Mayor Tommy Davis Reflects Five Years of Progress

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Juliuna Anderson
janderson@press-herald.com

Mayor Tommy Davis is closing out five years as the mayor of Minden. After campaigning and finishing what began as Bill Robertson’s last term which ended in his death, Davis campaigned again a year later to serve a full four year term. He shared some of his reflections on achievements for the city and what he enjoyed the most.

The mayor highlighted many accomplishments he and the City Council reached while he has been in office.

“We’ve done a lot of work on the airport. In the last five years, the airport has completely changed. We’ve got all new hangars, we’ve got a brand new terminal building, we’ve got new fuel facilities. I think that’s been a great accomplishment to have been done while I’ve been mayor,” Davis said.

Davis also focused on the $3 million Automatic Meter Infrastructure (AMI) that was installed on all electric and water meters so that they are automatically read.

“The benefit to the people is that everybody’s meter gets read at the same time of the month,” Davis said.

Before AMI was installed, some residents of the city may have their meter read 25 days into the month then have a 35 day month bill the next month, depending on weather and other influences. This improvement standardized all readings to 30 or 31 days for billing.

A pre-bid conference for sewer improvements was held Tuesday morning which the mayor says will put $800,000 into the city’s sewer system.

There will also be a new computer system used by the City of Minden and the Police Department to upgrade outdated software. Davis also added a qualified IT department head to the city.

“We’re changing to a whole new system and that will be a huge step. That’s something that I won’t get to see finished, but at least I get to see the beginning of it,” Davis said.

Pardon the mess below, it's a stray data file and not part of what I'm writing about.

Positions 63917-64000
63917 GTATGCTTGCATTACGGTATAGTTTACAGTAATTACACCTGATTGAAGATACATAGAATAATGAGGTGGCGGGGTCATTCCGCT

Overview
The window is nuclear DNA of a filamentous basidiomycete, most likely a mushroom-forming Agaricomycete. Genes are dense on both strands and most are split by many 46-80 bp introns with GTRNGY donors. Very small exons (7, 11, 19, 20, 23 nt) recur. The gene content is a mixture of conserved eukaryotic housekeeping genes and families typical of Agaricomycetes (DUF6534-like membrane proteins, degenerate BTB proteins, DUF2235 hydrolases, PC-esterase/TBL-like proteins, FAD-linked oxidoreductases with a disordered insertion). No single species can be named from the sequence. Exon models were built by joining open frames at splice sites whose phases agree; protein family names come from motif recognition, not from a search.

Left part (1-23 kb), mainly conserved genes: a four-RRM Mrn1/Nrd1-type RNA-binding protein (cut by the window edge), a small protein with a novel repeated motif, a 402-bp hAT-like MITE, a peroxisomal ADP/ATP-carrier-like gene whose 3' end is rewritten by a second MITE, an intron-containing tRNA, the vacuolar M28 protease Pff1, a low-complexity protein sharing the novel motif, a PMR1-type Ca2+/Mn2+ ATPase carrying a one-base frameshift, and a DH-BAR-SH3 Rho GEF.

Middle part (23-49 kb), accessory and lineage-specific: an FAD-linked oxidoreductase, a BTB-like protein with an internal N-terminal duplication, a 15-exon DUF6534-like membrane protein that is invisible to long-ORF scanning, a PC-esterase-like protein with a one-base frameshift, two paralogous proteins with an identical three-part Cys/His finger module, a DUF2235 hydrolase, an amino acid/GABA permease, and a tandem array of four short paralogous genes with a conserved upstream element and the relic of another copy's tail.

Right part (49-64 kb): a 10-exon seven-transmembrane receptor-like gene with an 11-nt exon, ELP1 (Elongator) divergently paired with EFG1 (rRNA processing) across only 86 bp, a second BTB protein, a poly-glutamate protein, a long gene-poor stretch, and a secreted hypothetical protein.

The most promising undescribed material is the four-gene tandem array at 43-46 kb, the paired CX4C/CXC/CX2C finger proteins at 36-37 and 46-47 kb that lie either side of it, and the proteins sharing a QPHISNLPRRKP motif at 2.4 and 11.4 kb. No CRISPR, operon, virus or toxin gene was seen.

Davis also worked with members of the City Council to bring pay raises for all city employees.

“I think that was a big accomplishment. It was probably not what everybody wanted, but every single employee that worked for the City of Minden got a pay raise. Whether you worked here part-time or you’d been here thirty years, you got a raise,” Davis said.

Davis also emphasized the improvements made to streets in Minden during his tenure. He said four years passed with no new overlays. During the past two years, overlays have been carried out on Minden streets and plans for more have been put into next year’s budget.

Davis feels that his hire of James Graham as an Economic Development Director was a promise kept for the people of Minden.

“One of the things I said I was going to do when I became Mayor was to get somebody in economic development and along with the council, I hired James Graham. I had a committee of citizens that helped me with hiring James. He has really laid a lot of groundwork for us to be able to get businesses to come here,” Davis said.

Cash reserves, when Davis came into office, were at about $15 million. After the AMI installation, the city reserves were at about $12 million. He says through sales tax collections, the city has been able to replenish that reserve to over $15 million again.

“The importance of that is, we’re totally self-insured on many things. If we had a tornado come through, a storm come through, or an ice storm and it tears up a lot of our infrastructure, we have that to fall back on. Not all of that can be used, but a lot of it can be used for that. So, we’re in good financial shape,” Davis said.

Davis also pointed out that budgets have been balanced during his time as Mayor.